Her Campus Logo Her Campus Logo

Navroz: Persian New Year and Change of Seasons

The opinions expressed in this article are the writer’s own and do not reflect the views of Her Campus.
This article is written by a student writer from the Her Campus at Toronto MU chapter.

Navroz is the Persian New Year and is celebrated on the first day of the spring season. This year, it fell on Tuesday, March 19, on the Georgian calendar. Navroz means “new day” — it’s all about new beginnings.

The story of Navroz dates back to a 3000-year-old Persian festival that takes place on the vernal equinox each year. It’s an official holiday; around 300 million people with diverse backgrounds celebrate this special day in Tajikistan, Afghanistan, Iran, Iraq, Kurdistan, Russia, and Turkey. 

Navroz, a cherished tradition among Persians worldwide, is a testament to the power of unity and inclusivity. It’s a time when families, friends, and communities, regardless of their backgrounds, come together in a spirit of harmony and acceptance to welcome the change of season with open hearts and well-wishes. 

Customs include preparing New Year’s special foods like Somnak and Sabzi Polo with fish, baking sweet pastries, visiting family and friends, house cleaning, shopping, and, most importantly, preparing a Haft Seen table.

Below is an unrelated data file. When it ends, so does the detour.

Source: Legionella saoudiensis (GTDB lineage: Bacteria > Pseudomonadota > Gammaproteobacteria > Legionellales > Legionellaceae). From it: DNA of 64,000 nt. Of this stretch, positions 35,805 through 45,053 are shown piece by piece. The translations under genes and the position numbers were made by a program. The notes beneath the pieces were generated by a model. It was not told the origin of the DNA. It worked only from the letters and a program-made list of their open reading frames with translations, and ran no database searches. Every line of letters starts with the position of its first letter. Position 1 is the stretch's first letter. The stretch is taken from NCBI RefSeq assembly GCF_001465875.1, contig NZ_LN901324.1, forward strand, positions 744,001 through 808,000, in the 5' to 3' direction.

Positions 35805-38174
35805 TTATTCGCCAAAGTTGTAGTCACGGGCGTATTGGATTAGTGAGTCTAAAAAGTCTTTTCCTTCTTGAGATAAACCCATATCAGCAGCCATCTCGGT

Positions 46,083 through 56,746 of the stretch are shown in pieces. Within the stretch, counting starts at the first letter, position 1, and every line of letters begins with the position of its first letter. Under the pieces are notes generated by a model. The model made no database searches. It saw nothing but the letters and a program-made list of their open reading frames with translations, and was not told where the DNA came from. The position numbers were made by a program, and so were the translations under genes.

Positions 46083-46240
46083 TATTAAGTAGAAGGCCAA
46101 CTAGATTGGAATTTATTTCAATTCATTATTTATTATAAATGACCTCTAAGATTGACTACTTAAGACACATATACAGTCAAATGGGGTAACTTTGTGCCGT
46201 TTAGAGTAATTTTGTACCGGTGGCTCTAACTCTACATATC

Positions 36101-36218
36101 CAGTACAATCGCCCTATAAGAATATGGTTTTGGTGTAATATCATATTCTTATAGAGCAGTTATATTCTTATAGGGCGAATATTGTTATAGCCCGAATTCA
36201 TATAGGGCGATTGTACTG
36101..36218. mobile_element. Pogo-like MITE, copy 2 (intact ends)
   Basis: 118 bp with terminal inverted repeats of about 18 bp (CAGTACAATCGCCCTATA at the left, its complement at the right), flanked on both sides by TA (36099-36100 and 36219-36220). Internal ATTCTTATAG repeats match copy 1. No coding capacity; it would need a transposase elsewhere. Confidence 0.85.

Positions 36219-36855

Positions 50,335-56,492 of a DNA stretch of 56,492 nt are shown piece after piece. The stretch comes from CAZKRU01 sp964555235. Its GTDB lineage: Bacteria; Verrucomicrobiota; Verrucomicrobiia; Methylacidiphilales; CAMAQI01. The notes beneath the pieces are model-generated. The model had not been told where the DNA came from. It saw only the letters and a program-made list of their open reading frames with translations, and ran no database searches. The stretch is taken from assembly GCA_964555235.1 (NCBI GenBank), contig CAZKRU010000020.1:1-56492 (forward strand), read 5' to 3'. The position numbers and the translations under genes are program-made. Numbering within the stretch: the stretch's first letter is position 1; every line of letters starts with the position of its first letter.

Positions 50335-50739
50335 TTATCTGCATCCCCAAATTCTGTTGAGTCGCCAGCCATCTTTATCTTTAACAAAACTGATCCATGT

The Haft Seen table, a centrepiece of Navroz celebrations, is not just a table but a fascinating symbol of Persian culture. It’s adorned with seven items, each starting with the letter S and holds a special place in the hearts of families as they gather around to celebrate Navroz. 

The Haft Seen table includes a bowl of water with goldfish, a mirror, candles, an apple, fresh flowers, coins, a book of wisdom, like the Quran, and painted eggs. Everything has a significant meaning; for example, vinegar represents age, wisdom, and patience. Senjed is a fruit of love, and coins imply prosperity and fortune. 

Navroz, a time of transition from winter’s bitterness to the warmth of spring, is more than just a change of season. It’s a powerful reminder of the potential for renewal, a chance to reflect on our journeys, and an opportunity to set new goals. It’s a spiritual revitalization, a time to give thanks for divine blessings, and a moment to extend our hearts and smiles to those who are alone. It’s a time to make resolutions for the new year, inspiring us to strive for a better future. 

Happy Navroz! May everyone have a year filled with happiness, health, love, joy, prosperity, and success!

Her Campus Placeholder Avatar
Mijgon Azim

Toronto MU '25

A student at TMU.